That disavowal, however, appears between him calling these flyers “inconsiderate bin hogs” and writing that, “If you bring that much crap on board with you — taking the space away from others — you have no shame, so there’s no point in trying to shame you.” And it’s passengers who end up in most photos on the Chronicle’s website—not acquiescent gate agents or their airlines’ logos.

Update: Jan. 21, 2015, 3:07 p.m. And then there’s this tweet (a reader just informed me about it) from the Hilton-managed Carryon Shame Twitter account:

But, remember, #CarryonShame targets the airlines, not the asses, er, passengers.

Just so it’s clear: This article is just about shaming the #CarryonShame campaign, not the people behind it. If you have no problem criticizing travelers without knowing their full stories, you have no shame, so there’s no point in trying to shame you. Har!

Flashback to when Stuart Scott’s catchphrase almost got me fired

A story that I had posted to an earlier iteration of this website, more than a decade ago:

One day at First Union [where I worked as a client services supervisor in a call center from 1998 to 2000] the phones were jammed with calls regarding a new fee the bank was charging. I had explained it for two straight days and was getting tired of doing so. I could hear the rep on the other side of my cubicle struggling with a call about said fee, so I dialed her number and used my supervisor powers to listen to her call. As soon as I did so, the customer demanded a supervisor. Before the rep even contacted me, I asked her to transfer the call to me.

For my team’s entertainment, I put my phone on speaker, so it could listen to me put this customer in his place (a move to boost morale). I introduced myself and let the caller voice his complaint. Then, as I had done dozens of times before in the previous two days, I read the small print at the bottom of the account agreement that bascially said First Union could charge any fee of any amount at anytime. The client was silent. I hit the mute button and let out a “Boo-Yah!”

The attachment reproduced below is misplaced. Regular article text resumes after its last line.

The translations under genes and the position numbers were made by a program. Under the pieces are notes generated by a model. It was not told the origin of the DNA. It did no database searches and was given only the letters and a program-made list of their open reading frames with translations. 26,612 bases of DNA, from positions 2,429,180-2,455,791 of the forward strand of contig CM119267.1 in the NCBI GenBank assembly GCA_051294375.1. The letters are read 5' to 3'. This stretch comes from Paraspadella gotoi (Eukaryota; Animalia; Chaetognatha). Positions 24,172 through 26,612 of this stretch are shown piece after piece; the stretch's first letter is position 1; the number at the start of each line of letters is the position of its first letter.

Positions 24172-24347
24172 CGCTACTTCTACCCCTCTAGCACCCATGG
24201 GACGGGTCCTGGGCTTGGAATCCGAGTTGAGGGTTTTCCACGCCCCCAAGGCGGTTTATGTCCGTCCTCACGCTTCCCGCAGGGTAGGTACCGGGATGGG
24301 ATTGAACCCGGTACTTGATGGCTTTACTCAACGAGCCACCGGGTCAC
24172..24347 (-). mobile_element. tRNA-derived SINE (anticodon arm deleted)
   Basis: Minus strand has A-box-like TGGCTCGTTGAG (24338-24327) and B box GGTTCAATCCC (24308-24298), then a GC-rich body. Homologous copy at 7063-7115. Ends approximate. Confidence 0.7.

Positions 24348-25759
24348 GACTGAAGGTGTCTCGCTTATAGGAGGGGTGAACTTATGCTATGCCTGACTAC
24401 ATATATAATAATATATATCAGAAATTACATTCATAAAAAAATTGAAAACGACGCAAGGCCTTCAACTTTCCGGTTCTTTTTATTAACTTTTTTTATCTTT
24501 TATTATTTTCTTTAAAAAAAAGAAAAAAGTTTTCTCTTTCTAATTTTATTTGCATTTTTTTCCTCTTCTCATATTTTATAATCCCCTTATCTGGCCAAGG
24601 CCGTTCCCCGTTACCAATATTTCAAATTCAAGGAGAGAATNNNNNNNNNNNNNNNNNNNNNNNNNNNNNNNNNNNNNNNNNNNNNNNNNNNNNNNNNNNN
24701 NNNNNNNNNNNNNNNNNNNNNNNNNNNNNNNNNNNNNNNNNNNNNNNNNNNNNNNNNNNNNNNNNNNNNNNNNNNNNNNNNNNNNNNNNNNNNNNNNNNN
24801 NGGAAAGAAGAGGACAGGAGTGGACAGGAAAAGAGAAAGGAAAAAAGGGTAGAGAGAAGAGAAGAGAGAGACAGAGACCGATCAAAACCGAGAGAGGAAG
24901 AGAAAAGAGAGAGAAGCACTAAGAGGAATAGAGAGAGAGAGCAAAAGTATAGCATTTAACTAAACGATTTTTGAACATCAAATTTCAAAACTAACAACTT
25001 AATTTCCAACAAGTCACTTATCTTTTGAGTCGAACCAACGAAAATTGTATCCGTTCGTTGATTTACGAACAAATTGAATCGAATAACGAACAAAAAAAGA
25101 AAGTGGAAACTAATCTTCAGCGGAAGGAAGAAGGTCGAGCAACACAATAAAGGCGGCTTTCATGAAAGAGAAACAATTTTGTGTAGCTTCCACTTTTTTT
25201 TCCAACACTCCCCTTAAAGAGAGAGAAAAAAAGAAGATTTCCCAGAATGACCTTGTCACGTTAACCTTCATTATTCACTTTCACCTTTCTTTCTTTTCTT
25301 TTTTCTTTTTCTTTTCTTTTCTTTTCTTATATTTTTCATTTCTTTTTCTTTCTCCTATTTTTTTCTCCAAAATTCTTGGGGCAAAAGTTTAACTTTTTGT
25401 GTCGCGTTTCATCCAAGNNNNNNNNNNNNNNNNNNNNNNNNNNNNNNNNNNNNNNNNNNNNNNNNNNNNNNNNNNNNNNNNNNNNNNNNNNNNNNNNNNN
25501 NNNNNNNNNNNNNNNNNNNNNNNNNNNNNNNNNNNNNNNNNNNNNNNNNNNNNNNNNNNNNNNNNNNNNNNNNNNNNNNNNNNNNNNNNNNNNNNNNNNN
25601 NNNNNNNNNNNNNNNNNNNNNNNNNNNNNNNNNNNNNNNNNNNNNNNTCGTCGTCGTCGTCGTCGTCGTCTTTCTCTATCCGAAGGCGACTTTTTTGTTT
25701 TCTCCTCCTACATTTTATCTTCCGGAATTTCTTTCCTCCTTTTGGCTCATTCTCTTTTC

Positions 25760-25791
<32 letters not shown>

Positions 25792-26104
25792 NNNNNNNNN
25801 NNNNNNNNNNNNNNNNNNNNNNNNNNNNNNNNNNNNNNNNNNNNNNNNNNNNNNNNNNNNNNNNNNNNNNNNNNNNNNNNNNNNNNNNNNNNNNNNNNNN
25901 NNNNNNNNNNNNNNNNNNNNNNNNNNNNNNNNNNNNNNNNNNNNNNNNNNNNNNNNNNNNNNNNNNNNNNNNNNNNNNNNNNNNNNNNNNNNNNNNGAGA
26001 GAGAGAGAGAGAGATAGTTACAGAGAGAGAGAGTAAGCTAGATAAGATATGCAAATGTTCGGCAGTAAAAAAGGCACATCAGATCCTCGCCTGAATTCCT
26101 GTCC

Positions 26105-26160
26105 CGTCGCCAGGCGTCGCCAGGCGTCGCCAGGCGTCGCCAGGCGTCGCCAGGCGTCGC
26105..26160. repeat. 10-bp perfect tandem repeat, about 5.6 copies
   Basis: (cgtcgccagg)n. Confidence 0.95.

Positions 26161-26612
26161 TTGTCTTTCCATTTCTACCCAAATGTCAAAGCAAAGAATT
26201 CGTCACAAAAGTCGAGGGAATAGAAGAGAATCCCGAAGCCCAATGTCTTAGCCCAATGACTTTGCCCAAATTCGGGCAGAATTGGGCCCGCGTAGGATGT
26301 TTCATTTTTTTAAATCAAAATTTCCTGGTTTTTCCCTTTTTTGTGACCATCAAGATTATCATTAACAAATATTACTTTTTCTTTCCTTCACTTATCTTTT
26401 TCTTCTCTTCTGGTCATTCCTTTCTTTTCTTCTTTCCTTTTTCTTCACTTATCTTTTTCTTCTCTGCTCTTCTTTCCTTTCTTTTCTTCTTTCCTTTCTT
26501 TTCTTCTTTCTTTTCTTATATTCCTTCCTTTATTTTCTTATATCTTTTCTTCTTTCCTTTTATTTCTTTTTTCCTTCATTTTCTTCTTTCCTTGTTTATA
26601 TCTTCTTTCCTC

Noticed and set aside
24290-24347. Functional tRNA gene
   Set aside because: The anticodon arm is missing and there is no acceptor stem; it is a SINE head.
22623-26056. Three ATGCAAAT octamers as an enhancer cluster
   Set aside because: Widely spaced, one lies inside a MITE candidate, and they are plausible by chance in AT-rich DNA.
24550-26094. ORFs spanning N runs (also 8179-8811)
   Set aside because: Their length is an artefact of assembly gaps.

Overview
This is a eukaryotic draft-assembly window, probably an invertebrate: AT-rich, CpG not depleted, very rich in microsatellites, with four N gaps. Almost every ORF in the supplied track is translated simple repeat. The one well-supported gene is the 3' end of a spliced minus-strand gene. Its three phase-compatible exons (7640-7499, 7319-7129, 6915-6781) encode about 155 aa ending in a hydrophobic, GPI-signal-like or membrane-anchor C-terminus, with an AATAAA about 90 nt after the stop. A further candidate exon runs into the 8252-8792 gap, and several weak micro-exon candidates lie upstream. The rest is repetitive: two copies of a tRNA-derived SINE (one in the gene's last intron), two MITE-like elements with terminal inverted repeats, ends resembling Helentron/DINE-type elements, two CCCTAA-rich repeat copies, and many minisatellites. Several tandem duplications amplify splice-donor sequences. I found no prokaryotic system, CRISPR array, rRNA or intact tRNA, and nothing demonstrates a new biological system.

“What was that? Boo-Yah? What’s your boss’s name?!?,” he shot back. Crap. “Uh, uh…” While I had muted my phone, there was a second headset hooked up to it. I yelled boo-yah so loudly that the customer had heard it through that microphone.

Speaker phone off. Feet off the desk. Me sitting straight up in my chair, giving my undivided attention to this kind customer. He asked for my boss’s name and I provided it—something I never did. I explained the fee again and apologized for the manner in which First Union disclosed it. He said, “You can go back to watching Sportscenter, asshole,” and hung up.

Stonehenge continues to make 2014 its bitch—as I predicted

2014’s been a bad year for people, but the prehistoric Stonehenge has owned it—as I predicted.

“In a discovery they claim could ‘rewrite’ British history, archeologists have excavated the remains of an untouched Mesolithic encampment near the famed monument at Stonehenge,” History.com reported yesterday.

This January from me on Twitter:

This week’s discovery comes on the heels of Stonehenge getting protected from noise pollution with a new tunnel. And Stonehenge getting big press from Barack Obama’s visit. And underground mapping near Stonehenge revealing a new “Super Henge.”

2014 was probably Stonehenge’s biggest year since the one in which the aliens constructed it. And while I’m not able to tell you what the monument signifies, I was able to predict that 2014 would be a big year for it. Keep that fact in mind when you’re reading everyone else’s travel predictions for 2015.